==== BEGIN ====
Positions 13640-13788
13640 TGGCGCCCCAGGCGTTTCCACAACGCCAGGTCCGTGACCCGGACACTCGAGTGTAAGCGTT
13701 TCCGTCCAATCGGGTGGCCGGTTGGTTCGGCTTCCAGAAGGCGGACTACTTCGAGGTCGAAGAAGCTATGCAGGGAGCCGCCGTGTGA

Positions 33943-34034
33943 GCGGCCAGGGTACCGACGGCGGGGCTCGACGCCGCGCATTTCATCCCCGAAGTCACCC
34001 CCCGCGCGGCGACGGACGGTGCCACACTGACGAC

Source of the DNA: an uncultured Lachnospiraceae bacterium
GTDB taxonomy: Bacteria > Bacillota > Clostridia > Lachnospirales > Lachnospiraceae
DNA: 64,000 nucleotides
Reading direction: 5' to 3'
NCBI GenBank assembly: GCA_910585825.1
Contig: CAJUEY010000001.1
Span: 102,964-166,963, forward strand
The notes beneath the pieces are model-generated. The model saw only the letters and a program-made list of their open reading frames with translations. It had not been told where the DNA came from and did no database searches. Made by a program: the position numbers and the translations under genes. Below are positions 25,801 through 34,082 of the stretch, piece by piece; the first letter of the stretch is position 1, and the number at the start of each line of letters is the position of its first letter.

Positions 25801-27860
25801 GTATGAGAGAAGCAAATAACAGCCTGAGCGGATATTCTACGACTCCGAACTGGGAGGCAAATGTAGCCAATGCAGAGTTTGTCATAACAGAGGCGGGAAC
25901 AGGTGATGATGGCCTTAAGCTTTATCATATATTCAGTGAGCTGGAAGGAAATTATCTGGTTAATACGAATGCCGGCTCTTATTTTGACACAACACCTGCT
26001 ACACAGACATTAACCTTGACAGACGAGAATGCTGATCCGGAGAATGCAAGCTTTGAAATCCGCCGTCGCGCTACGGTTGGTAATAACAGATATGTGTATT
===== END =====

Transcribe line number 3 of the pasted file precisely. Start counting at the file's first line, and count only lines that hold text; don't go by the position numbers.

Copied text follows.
13701 TCCGTCCAATCGGGTGGCCGGTTGGTTCGGCTTCCAGAAGGCGGACTACTTCGAGGTCGAAGAAGCTATGCAGGGAGCCGCCGTGTGA